Weeding (the only redeeming factor is instant gratification)
Deadheading (yeah, it’s not the hard but you know you’ll have to turn right around and do it again (and again and again…)
Leaf raking (Actually, this wouldn’t be so bad but I went out and bought a chipper-shredder a couple years ago and feel compelled to use it. Works like a champ – shreds leaves as fast as I can feed them in. Too bad the bag needs to be emptied approximately every 43 seconds…)
It’s almost May…and it’s still raining. Even for our normally wet spring climate, this has been an unusually soggy year. I’m also blaming the weather on my 3rd or 4th cold so far this year, which has knocked me flat for the last 6 days (which was why I had no Friday puzzle posted). So in between blowing my nose, hacking my lungs out, and generally feeling sorry for myself, I started looking over 10 years’ worth of photos of our home landscape.
You’ve seen bits and pieces of this before in some of my postings. But one of the spots I’m most proud of is the tiny east-facing side yard that originally contained lawn, a lilac, and a border of arborvitae. Within the first few years the lawn came out and plants started going in. In 2004 I’d installed some small rhododendron, a redbud (left foreground), and a whole lot of woodchips:
Since then we removed the lilac (it had been planted too close to the garage and was a powdery mildew magnet), put in an arbor and wisteria (on the right), and added a few more plants (ferns, bleeding hearts, various bulbs and tubers, etc.). Here it is two (2006) and five (2009) years later:
This year we’ll finish off the area with some flagstone pavers.
One of the main reasons I’m so pleased with this area is that it was inexpensive to redo and it established quickly. We bought the redbud, the wisteria, and the bulbs, but the rest were donations from friends’ gardens, or volunteers that popped up elsewhere in the yard, or plants that someone else wanted removed (like the larger rhody in the far left corner and the dogwood in the right foreground, 2006 photo). The chips were free; the flagstones were a major score from craigslist (free to whomever would pry them up and lug them out). All the purchased trees and shrubs were barerooted; and root-pruned if needed before planting. Upkeep is minimal except for a bit of pruning and spot watering during the hottest summer months; we’ve lost no plants other than the occasional bulb poaching by squirrels.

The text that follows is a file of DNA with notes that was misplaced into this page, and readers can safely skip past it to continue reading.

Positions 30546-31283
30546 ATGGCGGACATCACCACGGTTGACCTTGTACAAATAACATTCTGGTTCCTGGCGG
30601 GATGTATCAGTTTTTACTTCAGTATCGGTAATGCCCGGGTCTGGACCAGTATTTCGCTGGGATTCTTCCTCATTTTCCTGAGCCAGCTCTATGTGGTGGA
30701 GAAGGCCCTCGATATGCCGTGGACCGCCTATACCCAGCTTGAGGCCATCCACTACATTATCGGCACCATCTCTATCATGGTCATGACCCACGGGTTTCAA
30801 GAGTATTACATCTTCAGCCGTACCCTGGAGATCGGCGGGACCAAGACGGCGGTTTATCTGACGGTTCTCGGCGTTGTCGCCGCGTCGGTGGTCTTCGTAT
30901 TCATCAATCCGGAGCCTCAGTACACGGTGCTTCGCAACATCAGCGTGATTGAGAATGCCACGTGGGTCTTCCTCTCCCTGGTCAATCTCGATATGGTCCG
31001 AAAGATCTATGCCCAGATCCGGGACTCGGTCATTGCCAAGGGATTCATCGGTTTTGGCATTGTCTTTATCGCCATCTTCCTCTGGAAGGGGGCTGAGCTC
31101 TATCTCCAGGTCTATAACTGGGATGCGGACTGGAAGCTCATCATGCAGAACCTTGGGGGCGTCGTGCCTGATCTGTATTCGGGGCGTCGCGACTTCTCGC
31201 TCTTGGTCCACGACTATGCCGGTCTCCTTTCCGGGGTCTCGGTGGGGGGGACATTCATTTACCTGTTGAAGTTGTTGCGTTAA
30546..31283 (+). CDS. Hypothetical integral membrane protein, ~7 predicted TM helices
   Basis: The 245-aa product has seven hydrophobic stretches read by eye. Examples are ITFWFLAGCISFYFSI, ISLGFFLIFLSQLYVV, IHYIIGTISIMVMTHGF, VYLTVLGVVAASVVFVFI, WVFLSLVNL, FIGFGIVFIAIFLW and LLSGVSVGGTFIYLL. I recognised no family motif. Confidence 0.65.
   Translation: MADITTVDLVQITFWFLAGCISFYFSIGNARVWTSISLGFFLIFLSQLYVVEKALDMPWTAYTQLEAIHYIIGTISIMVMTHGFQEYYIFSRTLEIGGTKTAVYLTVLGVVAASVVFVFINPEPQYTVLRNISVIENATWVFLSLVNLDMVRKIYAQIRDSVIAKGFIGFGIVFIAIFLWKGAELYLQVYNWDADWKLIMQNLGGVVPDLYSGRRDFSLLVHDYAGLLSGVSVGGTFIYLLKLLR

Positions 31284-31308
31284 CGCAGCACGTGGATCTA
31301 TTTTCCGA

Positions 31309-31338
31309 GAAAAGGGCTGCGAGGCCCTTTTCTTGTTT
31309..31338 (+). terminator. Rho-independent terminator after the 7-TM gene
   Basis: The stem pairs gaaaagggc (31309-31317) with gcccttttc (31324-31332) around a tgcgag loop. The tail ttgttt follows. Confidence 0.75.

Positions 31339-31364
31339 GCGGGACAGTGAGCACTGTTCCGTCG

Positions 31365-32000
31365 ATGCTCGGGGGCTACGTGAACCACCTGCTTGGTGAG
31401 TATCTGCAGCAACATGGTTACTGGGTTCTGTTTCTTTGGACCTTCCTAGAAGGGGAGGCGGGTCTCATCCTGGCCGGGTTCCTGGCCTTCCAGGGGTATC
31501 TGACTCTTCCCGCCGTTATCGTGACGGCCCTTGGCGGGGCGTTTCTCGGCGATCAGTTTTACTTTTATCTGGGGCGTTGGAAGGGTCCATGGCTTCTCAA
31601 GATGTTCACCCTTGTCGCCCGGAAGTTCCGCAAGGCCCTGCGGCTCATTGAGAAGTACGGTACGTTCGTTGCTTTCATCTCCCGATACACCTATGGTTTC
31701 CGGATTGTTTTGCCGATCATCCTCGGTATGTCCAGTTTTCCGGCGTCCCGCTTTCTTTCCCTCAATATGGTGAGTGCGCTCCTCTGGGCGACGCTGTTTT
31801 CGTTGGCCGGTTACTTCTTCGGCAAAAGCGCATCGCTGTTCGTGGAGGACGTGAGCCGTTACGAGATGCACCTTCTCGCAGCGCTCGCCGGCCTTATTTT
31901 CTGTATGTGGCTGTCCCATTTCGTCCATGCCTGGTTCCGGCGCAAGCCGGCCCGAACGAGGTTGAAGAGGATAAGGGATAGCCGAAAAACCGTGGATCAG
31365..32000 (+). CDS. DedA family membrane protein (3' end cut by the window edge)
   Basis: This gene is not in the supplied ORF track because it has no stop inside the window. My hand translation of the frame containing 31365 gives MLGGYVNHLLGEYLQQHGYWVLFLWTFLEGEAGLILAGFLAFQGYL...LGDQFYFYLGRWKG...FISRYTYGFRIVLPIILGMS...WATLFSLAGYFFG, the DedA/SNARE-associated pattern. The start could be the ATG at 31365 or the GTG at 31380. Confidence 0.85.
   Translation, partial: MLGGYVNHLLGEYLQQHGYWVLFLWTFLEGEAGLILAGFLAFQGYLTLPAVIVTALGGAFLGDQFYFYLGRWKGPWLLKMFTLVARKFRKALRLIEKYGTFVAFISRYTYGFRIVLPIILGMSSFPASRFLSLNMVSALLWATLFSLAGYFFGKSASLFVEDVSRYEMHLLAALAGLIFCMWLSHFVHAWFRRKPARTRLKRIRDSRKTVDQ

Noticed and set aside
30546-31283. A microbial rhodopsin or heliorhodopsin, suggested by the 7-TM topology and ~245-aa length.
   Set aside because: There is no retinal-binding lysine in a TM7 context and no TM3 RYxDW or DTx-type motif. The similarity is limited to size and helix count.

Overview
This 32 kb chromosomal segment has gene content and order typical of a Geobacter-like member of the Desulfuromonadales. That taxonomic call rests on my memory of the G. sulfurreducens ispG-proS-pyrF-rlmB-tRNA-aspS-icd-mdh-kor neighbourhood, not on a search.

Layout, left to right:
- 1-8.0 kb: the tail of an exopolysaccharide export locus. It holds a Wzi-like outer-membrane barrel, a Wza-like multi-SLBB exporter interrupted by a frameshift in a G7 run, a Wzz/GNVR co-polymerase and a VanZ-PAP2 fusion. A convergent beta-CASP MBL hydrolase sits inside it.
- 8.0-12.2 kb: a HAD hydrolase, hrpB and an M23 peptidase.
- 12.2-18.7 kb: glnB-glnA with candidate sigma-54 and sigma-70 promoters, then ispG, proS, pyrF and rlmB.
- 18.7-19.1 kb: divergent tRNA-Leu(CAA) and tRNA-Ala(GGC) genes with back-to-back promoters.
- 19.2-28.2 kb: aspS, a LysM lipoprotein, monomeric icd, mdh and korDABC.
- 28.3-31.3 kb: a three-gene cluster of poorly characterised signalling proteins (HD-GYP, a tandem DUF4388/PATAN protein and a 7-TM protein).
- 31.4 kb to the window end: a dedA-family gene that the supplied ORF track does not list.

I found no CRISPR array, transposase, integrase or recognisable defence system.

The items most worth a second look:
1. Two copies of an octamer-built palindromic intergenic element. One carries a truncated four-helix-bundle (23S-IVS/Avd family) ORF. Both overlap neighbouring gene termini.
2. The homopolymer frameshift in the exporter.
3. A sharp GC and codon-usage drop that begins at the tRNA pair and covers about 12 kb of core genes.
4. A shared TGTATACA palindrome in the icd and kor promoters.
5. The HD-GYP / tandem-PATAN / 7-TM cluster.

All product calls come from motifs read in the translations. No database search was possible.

It’s just a little bitty sideyard…but I enjoy walking through it every time I’m outside, even in the rain.
Spring (in either hemisphere) is an incredibly busy time for anyone even remotely associated
with horticulture – a frenzy of growing, selling, buying, planting, and
information-disbursing. If gardening were this wildly popular year-round, there might even be some money to be made. For us Hort faculty, spring means field trips, student plant sales, cramming even more plants
onto an identification test (heh), tons of consumer questions, research projects coming and going, and many many speaking engagements. As gardeners, we’re also trying to get all that stuff done, too – weeding, mulching, planting recent purchases or gifts from plant-sharing friends (the best kind). It’s hard to slow down and enjoy spring. Joel and I did a “forced pause” last evening before dusk. We put down the implements, poured some white wine, and simply wandered around our garden. So many things coming up and out; it was breathtakingly lovely, all the fresh foliage and flowers, basking in the last of the day’s sunshine. Please don’t let spring rip past without stopping to sniff the Convallaria. Unless it’s still under snow (sorry Bert!).
My favorite little Japanese Maple – Acer palmatum ‘Tsuma gaki’. Looks like she just got her nails done.